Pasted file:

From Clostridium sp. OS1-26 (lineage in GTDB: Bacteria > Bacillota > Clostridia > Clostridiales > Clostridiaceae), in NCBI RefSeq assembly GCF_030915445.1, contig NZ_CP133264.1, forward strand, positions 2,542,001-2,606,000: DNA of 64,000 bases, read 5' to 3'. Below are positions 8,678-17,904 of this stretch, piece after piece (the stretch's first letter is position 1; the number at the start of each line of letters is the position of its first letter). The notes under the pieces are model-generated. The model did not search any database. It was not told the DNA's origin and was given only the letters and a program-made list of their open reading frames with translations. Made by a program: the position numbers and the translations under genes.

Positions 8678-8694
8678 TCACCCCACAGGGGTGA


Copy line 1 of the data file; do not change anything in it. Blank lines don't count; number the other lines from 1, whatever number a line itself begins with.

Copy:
From Clostridium sp. OS1-26 (lineage in GTDB: Bacteria > Bacillota > Clostridia > Clostridiales > Clostridiaceae), in NCBI RefSeq assembly GCF_030915445.1, contig NZ_CP133264.1, forward strand, positions 2,542,001-2,606,000: DNA of 64,000 bases, read 5' to 3'. Below are positions 8,678-17,904 of this stretch, piece after piece (the stretch's first letter is position 1; the number at the start of each line of letters is the position of its first letter). The notes under the pieces are model-generated. The model did not search any database. It was not told the DNA's origin and was given only the letters and a program-made list of their open reading frames with translations. Made by a program: the position numbers and the translations under genes.